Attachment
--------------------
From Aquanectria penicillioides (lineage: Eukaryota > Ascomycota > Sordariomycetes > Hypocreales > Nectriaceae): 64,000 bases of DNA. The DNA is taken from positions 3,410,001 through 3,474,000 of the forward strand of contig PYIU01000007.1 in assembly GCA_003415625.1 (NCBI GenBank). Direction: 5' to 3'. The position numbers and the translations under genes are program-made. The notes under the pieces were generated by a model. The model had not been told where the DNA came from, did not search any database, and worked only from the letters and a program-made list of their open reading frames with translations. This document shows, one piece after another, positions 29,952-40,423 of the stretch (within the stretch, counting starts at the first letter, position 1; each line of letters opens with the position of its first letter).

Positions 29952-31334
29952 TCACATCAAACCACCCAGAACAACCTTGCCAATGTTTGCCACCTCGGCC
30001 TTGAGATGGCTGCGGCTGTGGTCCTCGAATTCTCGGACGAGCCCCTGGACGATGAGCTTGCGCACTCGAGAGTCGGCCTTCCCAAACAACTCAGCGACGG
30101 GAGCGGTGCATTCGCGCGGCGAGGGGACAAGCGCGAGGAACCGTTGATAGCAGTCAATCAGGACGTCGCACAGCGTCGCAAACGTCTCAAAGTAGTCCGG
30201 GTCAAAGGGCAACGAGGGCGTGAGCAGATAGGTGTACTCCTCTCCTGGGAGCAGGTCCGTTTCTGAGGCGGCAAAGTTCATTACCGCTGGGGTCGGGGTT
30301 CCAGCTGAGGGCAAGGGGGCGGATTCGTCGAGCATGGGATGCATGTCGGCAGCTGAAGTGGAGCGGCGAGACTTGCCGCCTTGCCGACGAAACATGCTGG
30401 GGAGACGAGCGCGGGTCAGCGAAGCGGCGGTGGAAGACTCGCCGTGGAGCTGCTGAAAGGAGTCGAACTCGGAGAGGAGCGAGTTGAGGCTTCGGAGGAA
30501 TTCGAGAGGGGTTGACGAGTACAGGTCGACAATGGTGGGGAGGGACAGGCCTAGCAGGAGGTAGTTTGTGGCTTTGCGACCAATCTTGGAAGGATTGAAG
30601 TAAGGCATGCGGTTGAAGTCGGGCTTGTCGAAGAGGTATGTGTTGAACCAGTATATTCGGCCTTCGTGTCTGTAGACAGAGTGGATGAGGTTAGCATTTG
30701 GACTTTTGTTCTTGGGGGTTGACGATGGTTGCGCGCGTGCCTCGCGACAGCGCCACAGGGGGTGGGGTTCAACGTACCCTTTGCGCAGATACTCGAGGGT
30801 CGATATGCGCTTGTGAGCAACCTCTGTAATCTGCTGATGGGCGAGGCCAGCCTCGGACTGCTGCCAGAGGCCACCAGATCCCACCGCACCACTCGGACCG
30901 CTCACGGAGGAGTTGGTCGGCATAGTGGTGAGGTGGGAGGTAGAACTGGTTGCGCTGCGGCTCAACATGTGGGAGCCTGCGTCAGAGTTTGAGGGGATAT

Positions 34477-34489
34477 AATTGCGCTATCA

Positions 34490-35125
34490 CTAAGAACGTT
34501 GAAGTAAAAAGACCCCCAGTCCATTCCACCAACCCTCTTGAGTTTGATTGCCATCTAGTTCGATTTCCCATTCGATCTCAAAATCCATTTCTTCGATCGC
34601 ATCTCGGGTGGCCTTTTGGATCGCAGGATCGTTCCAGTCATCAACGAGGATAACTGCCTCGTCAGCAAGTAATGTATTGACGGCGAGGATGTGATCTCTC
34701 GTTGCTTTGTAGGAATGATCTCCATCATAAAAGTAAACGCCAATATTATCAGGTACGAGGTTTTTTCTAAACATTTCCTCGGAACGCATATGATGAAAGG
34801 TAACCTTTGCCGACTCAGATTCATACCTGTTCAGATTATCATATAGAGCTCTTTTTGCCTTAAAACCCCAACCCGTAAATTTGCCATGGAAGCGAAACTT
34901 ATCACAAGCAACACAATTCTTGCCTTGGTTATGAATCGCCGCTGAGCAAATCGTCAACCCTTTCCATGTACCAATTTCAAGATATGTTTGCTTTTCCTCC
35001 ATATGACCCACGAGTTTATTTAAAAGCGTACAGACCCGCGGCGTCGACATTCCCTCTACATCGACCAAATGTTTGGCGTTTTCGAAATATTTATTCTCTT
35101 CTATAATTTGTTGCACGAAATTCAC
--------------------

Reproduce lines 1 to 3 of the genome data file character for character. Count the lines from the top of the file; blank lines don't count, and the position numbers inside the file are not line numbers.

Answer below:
From Aquanectria penicillioides (lineage: Eukaryota > Ascomycota > Sordariomycetes > Hypocreales > Nectriaceae): 64,000 bases of DNA. The DNA is taken from positions 3,410,001 through 3,474,000 of the forward strand of contig PYIU01000007.1 in assembly GCA_003415625.1 (NCBI GenBank). Direction: 5' to 3'. The position numbers and the translations under genes are program-made. The notes under the pieces were generated by a model. The model had not been told where the DNA came from, did not search any database, and worked only from the letters and a program-made list of their open reading frames with translations. This document shows, one piece after another, positions 29,952-40,423 of the stretch (within the stretch, counting starts at the first letter, position 1; each line of letters opens with the position of its first letter).

Positions 29952-31334
29952 TCACATCAAACCACCCAGAACAACCTTGCCAATGTTTGCCACCTCGGCC